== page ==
First of all, the disclaimer is that I am not training the recommended way that one trains for a marathon. I increased the length of this long run by almost five miles from my longest run to date, since I skipped my 17-18 miler. I wish I coulda/woulda trained a little more, but at the same time, it may have done me in and caused another injury.
Anyway, yesterday was the long run - the 20. The most mentally grueling, dreaded, scary part of marathon training. I decided that 18 would be good enough, but I really wanted to hit that 20. To me, running 20 miles would be the ultimate test of whether I would really be able to complete a marathon without nearly killing myself in the process - something I've struggled with doubting for the last few weeks.
I went downtown to start the run, because I live uphill from everything, and there's just no way to do a 20 mile run solely in my suburb without doing multiple loops, and I hate loops. It's a total mental thing with me; I think, "I already ran this once, I'm not doing it again!!" So running 20 would mean leaving my neighborhood, and having to end the run with 2-3 miles of uphill to get back. Wasn't going there with a 20 mile run.
I passed the running spot group on my way downtown, running the same way I was about to run. It must've been the fast group, because they were all booking it. I saw Coach Joe and Coach Sarah and nobody else that I recognized. Yup - fast group! Parked the car, took a deep breath, and took off. At turtle pace. Go back and watch the Tosh.0 clip I posted. Slow Motion Girl - it was my goal to look like that. (Well, not necessarily in terms of gorgeousness, definitely not in terms of boob bounciness, but in terms of running speed!) It felt good and easy and while I felt slow (especially when there were a lot of FAST runners out that morning) it was easy to feel nice and relaxed. Plus, the weather was PERFECT.
I'll spare you all the details, but the highlights - it wasn't awful. It got harder as I went, but I kept the same 11 and change pace for the majority of the run. The main problem was boredom. That's just a long time to be doing anything, and I had nobody to talk to. The sun came up and got a bit hot. I found myself talking to bunnies along the trail without realizing it. At one point, I realized I was singing along with Pink and hadn't even noticed. My hydration/nutrition plan seemed to work great - sip of water at every mile, shot blok at every 3. I'm wondering if I wouldn't benefit from a little more nutrition - maybe add some gels, too, or gatorade instead of water - but I'm not sure if I was feeling tired from running or more from being bored!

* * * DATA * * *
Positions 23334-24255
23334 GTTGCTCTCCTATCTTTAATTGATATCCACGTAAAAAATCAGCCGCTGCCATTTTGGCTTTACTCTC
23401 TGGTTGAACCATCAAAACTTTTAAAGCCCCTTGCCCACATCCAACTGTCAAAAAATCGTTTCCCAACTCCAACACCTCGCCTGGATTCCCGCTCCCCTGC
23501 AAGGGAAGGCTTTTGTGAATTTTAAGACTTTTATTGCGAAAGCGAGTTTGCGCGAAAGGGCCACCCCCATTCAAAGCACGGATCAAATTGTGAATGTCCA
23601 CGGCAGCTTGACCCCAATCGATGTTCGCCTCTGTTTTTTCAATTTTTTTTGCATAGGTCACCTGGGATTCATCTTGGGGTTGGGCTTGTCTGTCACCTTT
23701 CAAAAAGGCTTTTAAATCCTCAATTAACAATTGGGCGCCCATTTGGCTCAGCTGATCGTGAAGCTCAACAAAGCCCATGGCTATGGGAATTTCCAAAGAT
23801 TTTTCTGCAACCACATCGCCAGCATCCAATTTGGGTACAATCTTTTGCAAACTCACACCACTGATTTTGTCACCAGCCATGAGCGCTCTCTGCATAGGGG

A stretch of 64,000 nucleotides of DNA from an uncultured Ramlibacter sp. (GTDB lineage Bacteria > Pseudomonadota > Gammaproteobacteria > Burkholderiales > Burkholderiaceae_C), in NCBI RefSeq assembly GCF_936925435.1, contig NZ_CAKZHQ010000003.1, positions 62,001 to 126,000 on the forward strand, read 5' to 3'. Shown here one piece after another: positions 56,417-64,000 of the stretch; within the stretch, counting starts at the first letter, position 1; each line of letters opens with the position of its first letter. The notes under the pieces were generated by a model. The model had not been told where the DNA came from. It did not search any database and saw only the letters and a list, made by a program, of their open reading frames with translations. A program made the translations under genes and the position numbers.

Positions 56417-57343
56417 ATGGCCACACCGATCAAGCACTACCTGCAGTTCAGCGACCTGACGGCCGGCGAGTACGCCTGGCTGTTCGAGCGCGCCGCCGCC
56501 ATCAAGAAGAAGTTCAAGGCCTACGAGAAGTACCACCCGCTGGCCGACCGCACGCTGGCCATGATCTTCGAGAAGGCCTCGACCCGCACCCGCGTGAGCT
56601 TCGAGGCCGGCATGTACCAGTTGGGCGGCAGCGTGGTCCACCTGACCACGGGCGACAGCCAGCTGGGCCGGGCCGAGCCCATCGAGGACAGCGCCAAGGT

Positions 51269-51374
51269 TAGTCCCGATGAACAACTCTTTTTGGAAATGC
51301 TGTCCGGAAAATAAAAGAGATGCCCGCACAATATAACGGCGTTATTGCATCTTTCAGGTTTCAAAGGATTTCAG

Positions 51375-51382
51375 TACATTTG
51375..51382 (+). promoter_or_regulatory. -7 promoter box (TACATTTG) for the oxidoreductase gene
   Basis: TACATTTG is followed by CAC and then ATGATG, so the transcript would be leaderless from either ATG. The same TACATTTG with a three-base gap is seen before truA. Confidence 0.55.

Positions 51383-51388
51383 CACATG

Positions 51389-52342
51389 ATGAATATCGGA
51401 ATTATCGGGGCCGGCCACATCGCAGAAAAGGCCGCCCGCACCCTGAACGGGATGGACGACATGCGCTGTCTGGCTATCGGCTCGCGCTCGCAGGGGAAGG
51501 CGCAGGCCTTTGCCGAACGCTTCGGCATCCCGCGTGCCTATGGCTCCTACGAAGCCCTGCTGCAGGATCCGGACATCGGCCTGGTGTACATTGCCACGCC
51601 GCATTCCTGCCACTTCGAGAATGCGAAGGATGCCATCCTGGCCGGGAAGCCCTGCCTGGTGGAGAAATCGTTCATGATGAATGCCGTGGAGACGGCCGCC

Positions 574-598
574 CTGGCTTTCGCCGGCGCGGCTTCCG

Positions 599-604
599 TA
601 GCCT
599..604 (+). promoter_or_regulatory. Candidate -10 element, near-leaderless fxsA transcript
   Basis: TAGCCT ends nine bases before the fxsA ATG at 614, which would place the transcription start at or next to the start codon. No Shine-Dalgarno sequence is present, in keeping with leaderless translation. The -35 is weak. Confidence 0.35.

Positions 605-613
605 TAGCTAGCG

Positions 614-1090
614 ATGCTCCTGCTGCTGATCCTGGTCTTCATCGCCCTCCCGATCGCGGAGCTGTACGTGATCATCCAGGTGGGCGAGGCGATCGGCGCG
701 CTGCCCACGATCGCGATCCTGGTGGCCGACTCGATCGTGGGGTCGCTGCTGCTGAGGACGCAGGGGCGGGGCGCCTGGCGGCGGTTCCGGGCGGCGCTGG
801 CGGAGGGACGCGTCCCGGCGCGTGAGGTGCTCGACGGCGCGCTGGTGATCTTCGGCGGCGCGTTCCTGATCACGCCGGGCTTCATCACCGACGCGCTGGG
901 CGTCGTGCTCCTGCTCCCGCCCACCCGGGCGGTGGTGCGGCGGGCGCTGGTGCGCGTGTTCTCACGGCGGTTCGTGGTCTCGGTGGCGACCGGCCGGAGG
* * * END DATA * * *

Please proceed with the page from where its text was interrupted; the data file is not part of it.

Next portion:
13.1 miles in (2:28), I stopped at UDF to refill my water bottle and get some ice. I shoveled it into my bra in front of two somewhat amused men, one of whom warned me that I would probably go into shock. I would say post-13 was the most difficult part of the run. I slowed way down. The heat could've been partially to blame. At any rate, I kept telling myself to get to 3, get to 3, and then at 3 I wanted to be DONE. So I switched to a 5/1 Gallowalk. It helped a lot, although it got super annoying staring at my Garmin. Time was going sooo slowly. I finished my 18 mile route, got to my car, and almost almost almost decided to be done there....but I really wanted that 20. So I took a little bit of a break, switched out water bottles (I'd stashed a frozen one in my car - smart move, since it was thawed but nice and chilly!) and took off in the opposite direction through the downtown parks. My last two miles were actually easier than the previous two, even though my ipod died at 18.5. I was able to run a little faster and go a little longer between walk breaks. For the last half mile, I just kept repeating, "Get to 20, get to 20, get to 20!"
End result was that I didn't feel half bad. Sore and tired for sure, but better than last week after the half, which tells me that maybe I could've gone a little faster. I think that on race day, when I'm not all by my lonesome, I'll be better off mentally. Hopefully it'll be a little cooler. Plus, I'll walk at the water stops, and I think that'll conserve some energy - I was drinking while running and didn't actually take a walk break at all until 3 hours in.
At one point, I wanted to do a 4:30 marathon. I think I could, easily, if I had gotten more training in. This time, I'm primarily trying to finish, but I'd like to do it in under 5. My plan is to try to run with the 4:45 pace group for a while and re-evaluate around mile 20. I think that's doable, and that will give me some people to commiserate with. I'm also feeling better about my ability to do this. I was told (by one of the all-knowing advice-givers on the internet, of course) that I would probably re-evaluate doing a marathon after I attempted to run 20 miles. NOPE. I have no reason to - it felt pretty good. Physically, it felt better than I thought it would; mentally, it felt worse, but the mental part is easy to fix.
The plan after this is to get some new shoes, hopefully some that are better for my areas of injury proneness. I noticed recently that my current setup is overcorrecting my weakness - I usually roll my feet way in, but now, I'm actually running on the outside of my feet, and I don't think that's good either. I'd also like to be able to wean off the calf sleeves without hurting myself. All this is to be addressed post-marathon, as I'm not changing a single thing beforehand!!
Come January, I think I'll try training with the Pig group again. Hopefully as long as I keep running during the fall, I'll be in a good place to step up the run frequency and mileage. My speed improved a lot last time I ran with them; I may go for a slower improvement this next time, but I should be able to really PR when I do the Pig in May. This time, I'm just setting up my time to beat!!